Re: Sandboxing thumbnailers/file preview code

Hey Steve,

On Fri, 2014-05-23 at 17:14 +0000, Dodier-Lazaro, Steve wrote:

I've discussed with a few people recently on IRC about providing file
previews in my sandbox-traversing File Choosers or in Allan's new
Content Selection Dialogs, and also about running untrusted
thumbnailers for use in Nautilus. I'm curious whether the file preview
back-end could reuse thumbnailers and if custom file preview functions
could be entirely replaced with standalone thumbnailer executables.

They cannot. The thumbnailers don't use any UI widgets, and provide none
of the necessary niceties to be usable as file previews. What you might
think as usable when previewing a PDF will completely fall apart when
previewing a video. There's also no "thumbnailer" for audio :)

In an OS with sandboxed apps, one would really want to also sandbox
thumbnailers: they run with the desktop environment's privileges and
could potentially steal every file they're given (or more). I've had a
quick glimpse at the GNOME Thumbnailer and it seems very easy to
sandbox it. Instead of directly launching the untrusted thumbnailer,
you'd give its path as a parameter to a generic Sandboxed Worker.

There's already some code in Fedora to use SELinux to provide some
minimal sandboxing of thumbnailers, not allowing some of them to write
anywhere but in the thumbnail directory for example.

The worker could be a well-known D-Bus name or user systemd service
that sets up a Docker/LXC container, makes a read-only bind of the
input file's path and a write-only bind to the output file's path. It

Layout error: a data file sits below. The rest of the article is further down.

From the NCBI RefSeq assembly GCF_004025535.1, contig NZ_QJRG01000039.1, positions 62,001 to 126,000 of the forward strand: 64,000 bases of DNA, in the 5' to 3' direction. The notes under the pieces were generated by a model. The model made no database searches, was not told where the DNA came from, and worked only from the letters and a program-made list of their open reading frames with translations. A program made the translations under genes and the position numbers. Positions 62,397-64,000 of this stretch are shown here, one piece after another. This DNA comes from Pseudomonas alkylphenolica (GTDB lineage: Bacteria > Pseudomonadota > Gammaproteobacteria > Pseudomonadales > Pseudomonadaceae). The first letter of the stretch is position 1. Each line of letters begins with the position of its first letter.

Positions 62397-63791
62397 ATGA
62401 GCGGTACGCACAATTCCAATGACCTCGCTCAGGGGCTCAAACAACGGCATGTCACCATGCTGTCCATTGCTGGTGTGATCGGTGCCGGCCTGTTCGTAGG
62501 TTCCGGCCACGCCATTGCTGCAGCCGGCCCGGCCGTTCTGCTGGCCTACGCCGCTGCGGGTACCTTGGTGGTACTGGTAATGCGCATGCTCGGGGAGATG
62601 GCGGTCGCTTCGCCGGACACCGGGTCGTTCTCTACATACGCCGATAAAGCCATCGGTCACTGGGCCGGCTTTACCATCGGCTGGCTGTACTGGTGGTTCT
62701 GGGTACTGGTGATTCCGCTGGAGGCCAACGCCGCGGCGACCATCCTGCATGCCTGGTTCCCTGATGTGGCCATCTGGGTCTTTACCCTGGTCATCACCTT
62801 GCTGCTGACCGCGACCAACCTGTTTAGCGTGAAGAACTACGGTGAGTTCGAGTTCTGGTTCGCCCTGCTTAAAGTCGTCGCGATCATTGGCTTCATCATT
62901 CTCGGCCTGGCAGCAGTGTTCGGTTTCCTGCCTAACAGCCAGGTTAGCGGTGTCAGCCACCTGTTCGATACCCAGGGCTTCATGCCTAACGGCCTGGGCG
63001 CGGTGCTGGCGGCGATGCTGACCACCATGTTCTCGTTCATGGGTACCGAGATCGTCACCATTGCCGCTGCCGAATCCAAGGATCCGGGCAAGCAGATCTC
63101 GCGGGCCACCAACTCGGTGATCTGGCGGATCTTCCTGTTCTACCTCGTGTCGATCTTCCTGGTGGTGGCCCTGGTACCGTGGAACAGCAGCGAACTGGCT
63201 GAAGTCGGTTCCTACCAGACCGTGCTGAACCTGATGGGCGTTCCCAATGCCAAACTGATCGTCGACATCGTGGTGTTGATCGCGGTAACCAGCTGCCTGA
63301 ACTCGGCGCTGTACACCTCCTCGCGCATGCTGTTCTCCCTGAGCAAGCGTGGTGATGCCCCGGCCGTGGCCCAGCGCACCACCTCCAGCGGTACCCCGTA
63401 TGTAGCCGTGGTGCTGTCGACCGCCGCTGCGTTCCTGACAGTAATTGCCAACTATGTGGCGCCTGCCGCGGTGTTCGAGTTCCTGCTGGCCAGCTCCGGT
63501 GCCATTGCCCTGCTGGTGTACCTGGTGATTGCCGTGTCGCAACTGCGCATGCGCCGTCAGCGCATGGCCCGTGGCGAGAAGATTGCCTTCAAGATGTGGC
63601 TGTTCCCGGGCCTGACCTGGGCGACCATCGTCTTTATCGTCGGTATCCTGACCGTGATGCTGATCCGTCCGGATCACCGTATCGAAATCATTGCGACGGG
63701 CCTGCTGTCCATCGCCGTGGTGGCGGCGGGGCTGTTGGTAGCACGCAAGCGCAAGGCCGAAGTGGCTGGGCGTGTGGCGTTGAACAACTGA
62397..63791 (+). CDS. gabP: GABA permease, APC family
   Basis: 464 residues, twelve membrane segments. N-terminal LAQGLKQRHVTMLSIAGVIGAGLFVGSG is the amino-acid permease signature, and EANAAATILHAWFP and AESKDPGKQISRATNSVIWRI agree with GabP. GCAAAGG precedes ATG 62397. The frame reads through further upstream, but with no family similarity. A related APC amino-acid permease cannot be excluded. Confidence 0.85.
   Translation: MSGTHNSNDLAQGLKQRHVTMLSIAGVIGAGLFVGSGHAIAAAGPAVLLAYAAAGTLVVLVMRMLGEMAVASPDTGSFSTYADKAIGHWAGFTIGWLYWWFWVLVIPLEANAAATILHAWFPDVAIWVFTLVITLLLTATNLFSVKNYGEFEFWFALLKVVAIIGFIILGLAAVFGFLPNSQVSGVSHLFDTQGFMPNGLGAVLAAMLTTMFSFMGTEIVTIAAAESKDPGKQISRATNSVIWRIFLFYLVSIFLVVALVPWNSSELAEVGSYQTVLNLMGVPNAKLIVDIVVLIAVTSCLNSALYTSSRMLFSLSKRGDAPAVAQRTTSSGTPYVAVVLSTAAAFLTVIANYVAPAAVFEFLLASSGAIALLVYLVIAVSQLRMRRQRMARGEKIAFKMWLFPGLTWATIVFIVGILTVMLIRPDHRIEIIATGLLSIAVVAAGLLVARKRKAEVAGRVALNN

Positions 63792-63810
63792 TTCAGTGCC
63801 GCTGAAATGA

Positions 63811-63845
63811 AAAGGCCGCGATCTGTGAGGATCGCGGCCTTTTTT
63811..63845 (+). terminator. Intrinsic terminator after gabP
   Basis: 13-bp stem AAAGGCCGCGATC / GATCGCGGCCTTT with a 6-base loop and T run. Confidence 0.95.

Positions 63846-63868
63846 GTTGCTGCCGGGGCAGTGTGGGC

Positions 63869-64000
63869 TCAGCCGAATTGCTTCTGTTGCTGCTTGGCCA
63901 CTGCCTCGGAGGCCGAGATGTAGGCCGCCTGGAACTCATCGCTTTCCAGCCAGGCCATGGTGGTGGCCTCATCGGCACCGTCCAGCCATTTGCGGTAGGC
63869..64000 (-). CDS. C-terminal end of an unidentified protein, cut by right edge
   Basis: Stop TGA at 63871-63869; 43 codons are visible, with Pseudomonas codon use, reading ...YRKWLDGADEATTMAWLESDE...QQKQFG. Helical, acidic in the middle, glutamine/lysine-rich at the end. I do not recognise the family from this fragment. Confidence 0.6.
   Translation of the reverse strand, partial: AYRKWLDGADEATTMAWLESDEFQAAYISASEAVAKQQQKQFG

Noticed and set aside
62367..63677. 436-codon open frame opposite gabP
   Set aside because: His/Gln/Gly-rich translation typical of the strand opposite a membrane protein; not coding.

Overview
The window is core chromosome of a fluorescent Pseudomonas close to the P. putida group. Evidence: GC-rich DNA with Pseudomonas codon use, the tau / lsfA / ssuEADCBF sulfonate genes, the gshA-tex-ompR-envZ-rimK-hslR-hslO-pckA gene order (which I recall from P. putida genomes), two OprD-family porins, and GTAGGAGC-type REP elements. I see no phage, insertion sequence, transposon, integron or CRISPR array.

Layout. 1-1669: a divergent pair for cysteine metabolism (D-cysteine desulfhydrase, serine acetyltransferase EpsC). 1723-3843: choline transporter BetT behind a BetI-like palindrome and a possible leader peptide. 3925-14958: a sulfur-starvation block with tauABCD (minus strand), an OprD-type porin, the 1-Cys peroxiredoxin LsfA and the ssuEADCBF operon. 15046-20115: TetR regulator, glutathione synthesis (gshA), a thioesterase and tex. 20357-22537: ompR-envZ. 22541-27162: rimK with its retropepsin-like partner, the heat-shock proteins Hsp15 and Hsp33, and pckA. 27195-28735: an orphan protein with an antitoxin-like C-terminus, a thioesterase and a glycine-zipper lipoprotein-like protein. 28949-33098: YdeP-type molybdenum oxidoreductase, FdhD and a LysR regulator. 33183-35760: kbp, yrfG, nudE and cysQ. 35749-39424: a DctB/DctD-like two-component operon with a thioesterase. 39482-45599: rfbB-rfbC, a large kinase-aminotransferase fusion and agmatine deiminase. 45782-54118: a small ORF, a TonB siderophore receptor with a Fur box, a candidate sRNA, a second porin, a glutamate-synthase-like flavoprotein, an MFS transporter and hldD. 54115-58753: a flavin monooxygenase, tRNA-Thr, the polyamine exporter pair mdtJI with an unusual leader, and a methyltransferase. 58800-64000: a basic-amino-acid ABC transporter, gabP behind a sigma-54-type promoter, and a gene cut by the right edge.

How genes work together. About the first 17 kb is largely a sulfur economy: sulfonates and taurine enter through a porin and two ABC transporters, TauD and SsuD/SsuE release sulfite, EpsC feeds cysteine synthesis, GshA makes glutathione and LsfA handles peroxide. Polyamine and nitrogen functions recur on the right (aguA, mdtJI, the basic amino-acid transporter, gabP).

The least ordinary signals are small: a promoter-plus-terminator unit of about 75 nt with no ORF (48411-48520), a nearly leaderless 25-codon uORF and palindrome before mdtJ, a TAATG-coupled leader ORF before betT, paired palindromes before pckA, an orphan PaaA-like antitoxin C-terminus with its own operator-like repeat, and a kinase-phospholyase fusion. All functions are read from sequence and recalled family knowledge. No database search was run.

could have a switch just like systemd services to remove networking,
and possibly start with very a limited system interface (using
seccomp2, with options to allow extra syscalls depending on the
worker's task).

You're getting deep into the technical implementation here, and I'm not
sure that should be done before defining the necessary interface. FWIW,
you don't need bind mounts to do this, you'd pass a read-only fd through
D-Bus, and avoid all kind of side-effects.

But that would mean that thumbnailers that use network information to
provide a thumbnail wouldn't work (downloading game or video covers for
example), those that use local databases wouldn't work either (like
audio file covers cached with libmediaart not being accessible to the
thumbnailer), etc.

I think it's important to list all the possible types of thumbnailers,
which accesses they need, and then discuss the possible implementations.


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